Monday, June 7, 2010

Antipodean Whisky Anyone? Limeburners Single Malt Whisky

How many of you have had an Australian whisky? For me this is my first. I have heard about them, but not great things so I purchased this bottle with some trepidation (but then I am up for anything and willing to risk a full bottle). Am I surprised by the results? Yes. Will I buy another bottle? At some stage in the future. This is not because I do not enjoy it nor appreciate it, but rather it is not to my general liking. Basically I miss the salt and peat. So what did I buy?

Limeburners Single Malt Whisky, Barrel M3,
Bottle no. 154, 43% ABV

A bit of history. Made by the Great Southern Distilling Company in Albany Western Australia, it is currently as far as I am aware the only Western Australian whisky distillery. Apparently they too have peat! Yes, I heard that Tasmania has something of the kind but never heard of it on the mainland (there are many things I do not know if you have not guessed).

It took me a while to find the flavour. What can I say? Fresh figs baked with sweet sherry and brown sugar topped with fresh cream. Sounds specific but I assure you this is it (at least to my taste buds). For the D.T.W.C members if I can get my hands on another bottle I will be sure to serve up a dish of fresh baked figs with a dram of Limeburners just to show you how close this is.

On the nose: clearly fig and sherry. Very little burn of alcohol making it very enticing and a light cereal sweetness.

To taste: much more cereal notes and caramel on the pallet. Lot's of creaminess and silk around the mouth making it quite easy to swallow. Now the alcohol starts to burn a little which is a bit unexpected based on the nose.

The finish is quite long, especially in the chest, with a nice warming effect. It is lost in the throat very quickly and does not run up through the nose like some other whiskys. Rather it seems to stay in the mouth around the cheeks and front of the tongue. The sweet sherry seems to linger most enjoyably, which draws you to another sip. The lips continue to burn well after the heat leaves the chest.

Yes you could keep on drinking this expression all night...but if I was to have a bottle of Talisker 10yo or even the a Glenlivet 12yo on the table, then I would be sliding the Limeburners aside almost immediately.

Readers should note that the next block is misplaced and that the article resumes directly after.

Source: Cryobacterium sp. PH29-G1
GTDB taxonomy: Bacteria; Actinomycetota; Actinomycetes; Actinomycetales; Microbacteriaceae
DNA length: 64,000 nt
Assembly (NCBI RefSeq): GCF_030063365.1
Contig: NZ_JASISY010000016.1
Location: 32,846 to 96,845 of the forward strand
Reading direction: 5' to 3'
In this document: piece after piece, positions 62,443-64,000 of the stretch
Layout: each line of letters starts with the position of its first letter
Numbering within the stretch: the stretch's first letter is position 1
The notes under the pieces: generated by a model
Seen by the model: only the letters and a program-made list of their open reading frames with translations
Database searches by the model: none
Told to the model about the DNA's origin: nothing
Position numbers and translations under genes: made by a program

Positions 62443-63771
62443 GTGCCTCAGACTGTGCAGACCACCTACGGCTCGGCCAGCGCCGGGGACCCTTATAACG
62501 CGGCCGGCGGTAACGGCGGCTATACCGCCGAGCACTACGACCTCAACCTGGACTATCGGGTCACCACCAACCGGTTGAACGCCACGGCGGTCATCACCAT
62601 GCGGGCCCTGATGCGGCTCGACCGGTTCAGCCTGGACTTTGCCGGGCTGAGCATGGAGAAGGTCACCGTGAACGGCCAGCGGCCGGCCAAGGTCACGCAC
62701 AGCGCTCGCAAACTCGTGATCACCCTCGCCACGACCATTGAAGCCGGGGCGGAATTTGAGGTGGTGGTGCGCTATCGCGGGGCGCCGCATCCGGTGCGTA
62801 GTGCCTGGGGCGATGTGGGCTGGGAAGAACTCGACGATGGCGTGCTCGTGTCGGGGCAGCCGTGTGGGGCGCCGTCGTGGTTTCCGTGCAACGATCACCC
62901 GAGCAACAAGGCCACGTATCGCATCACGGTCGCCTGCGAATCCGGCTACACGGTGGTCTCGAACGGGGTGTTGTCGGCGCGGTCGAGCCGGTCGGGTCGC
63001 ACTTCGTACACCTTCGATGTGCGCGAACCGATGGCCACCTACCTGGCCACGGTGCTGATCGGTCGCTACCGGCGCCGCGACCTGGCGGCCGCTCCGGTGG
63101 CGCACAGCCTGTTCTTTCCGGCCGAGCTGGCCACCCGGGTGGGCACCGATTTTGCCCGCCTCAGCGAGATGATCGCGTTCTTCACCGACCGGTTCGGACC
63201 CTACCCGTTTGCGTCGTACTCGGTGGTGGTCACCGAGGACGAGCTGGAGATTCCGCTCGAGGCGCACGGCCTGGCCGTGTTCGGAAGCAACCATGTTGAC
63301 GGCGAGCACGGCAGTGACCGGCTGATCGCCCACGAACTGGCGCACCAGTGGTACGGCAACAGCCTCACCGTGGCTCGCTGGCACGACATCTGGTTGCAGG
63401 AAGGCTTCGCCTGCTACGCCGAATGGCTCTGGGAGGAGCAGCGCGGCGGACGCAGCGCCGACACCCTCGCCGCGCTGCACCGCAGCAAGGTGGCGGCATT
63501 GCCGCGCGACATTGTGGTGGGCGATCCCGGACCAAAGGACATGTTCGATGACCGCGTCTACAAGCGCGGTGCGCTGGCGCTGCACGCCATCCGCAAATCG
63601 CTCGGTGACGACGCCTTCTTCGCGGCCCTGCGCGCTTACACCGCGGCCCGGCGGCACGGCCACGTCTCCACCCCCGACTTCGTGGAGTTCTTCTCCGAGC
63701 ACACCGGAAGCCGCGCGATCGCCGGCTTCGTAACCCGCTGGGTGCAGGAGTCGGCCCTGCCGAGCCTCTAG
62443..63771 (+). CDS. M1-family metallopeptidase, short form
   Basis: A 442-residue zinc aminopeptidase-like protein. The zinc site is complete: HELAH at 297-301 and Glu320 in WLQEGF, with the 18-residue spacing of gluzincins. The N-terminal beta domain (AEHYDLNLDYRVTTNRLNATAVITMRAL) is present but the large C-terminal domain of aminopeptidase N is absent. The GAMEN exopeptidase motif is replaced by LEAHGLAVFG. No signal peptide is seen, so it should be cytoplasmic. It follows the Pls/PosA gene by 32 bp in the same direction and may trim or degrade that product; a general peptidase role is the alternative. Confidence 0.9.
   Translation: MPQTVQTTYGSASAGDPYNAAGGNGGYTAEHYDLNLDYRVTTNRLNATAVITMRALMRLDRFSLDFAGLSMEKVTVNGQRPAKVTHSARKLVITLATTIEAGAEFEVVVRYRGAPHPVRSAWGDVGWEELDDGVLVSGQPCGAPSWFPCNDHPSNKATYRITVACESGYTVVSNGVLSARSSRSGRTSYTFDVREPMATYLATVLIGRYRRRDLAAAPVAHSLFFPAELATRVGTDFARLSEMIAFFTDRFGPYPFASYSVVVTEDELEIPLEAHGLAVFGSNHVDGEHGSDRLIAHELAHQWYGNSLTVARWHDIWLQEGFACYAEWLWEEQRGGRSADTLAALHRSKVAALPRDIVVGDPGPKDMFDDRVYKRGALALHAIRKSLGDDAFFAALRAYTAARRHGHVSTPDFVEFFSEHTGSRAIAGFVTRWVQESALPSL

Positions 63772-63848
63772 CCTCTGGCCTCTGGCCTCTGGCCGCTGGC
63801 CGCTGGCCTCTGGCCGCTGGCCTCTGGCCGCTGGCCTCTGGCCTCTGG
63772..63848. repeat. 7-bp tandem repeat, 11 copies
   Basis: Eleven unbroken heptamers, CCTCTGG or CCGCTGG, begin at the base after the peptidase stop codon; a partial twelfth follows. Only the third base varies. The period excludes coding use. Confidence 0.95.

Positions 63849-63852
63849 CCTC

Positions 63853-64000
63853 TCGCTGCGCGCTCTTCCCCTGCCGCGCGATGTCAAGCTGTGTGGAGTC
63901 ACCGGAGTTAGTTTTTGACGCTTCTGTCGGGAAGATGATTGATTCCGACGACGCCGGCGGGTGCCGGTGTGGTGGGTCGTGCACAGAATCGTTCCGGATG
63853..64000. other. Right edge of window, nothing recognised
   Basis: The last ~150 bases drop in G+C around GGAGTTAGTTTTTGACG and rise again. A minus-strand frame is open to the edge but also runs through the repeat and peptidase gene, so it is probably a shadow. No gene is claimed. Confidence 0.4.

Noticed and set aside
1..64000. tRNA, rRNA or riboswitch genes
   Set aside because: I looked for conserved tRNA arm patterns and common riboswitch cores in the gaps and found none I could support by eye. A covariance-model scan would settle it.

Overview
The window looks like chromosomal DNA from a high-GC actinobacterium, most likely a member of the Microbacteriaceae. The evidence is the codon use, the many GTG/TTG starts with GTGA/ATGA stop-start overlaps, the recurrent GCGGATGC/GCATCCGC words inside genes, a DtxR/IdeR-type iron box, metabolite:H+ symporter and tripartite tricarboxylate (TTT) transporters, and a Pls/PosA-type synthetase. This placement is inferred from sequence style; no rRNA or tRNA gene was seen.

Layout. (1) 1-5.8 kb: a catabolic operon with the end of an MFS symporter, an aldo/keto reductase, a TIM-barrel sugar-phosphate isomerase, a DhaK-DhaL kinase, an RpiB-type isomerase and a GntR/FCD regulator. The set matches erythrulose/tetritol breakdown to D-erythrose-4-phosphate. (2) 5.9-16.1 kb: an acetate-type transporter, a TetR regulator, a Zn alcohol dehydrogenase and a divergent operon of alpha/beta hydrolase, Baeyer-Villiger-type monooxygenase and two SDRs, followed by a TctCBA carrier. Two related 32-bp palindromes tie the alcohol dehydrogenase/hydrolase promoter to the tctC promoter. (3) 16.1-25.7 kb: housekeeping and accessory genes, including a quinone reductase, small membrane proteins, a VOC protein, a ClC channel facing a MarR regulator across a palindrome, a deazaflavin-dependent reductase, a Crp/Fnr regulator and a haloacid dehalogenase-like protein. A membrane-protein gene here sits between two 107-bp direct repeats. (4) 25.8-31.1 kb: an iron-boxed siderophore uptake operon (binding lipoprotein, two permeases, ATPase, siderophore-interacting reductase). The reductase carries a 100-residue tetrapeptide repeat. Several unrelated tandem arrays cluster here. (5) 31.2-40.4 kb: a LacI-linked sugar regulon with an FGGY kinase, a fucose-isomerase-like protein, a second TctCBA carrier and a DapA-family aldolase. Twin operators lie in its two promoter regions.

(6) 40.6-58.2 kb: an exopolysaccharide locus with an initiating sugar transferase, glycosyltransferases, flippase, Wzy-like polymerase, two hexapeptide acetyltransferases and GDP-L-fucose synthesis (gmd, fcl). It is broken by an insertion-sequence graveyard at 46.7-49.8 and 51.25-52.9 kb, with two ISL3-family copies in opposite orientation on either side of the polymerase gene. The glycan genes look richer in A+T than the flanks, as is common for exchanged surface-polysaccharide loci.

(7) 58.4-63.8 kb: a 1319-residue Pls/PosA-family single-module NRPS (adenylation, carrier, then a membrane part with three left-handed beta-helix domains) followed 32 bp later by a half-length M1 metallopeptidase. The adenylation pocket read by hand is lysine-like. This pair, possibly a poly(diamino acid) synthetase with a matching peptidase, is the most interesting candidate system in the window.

Currently the Limeburners website is pushing this expression at A$200 a bottle. I paid A$70. Do I think it is worth the purchase price? No not really. Even at A$70 a bottle this is a way over priced for it's contents and truly your just paying the price for the limited release. If you were buying for a collection then yes, for $70 this is a bargain. I can understand limited release, and expenses in initial start ups but when there is so much on the market one has to consider a relative price comparison.

For an Australian whisky I would have expected more and wanted to find the flavours and smells of Australian woods (such as Red Cedar, Eucalyptus or Pine). For anyone from Australia, think of being in front of an open fire, having a wood fired BBQ, or even walking through a saw mill and you probably know what I mean. For me it is a real pity that I am not finding any of this and I am sure the barley could easily be influenced by our woods during the roasting process. Hell maybe it is and I just don't get it, but reading on the Limeburners website they make note about wanting to achieve the things they liked most about their favourite Scotch Whiskies. To me if I wanted Scotch Whisky, then I would by a Scotch Whisky.

In the end I still applaud the effort and really do look forward to later releases and expressions as the production ramps up. If I am ever in Western Australia I will be sure to stop in at the distillery.

If I gave a dram I would give it 5 out of 7. A nice effort, and not an effort at all to drink.

I believe we had a comment a while ago from a chap over in WA. If your reading and you have had the Limeburners, been to the distillery, or have any comments give us a shout out.

Das Uber Baron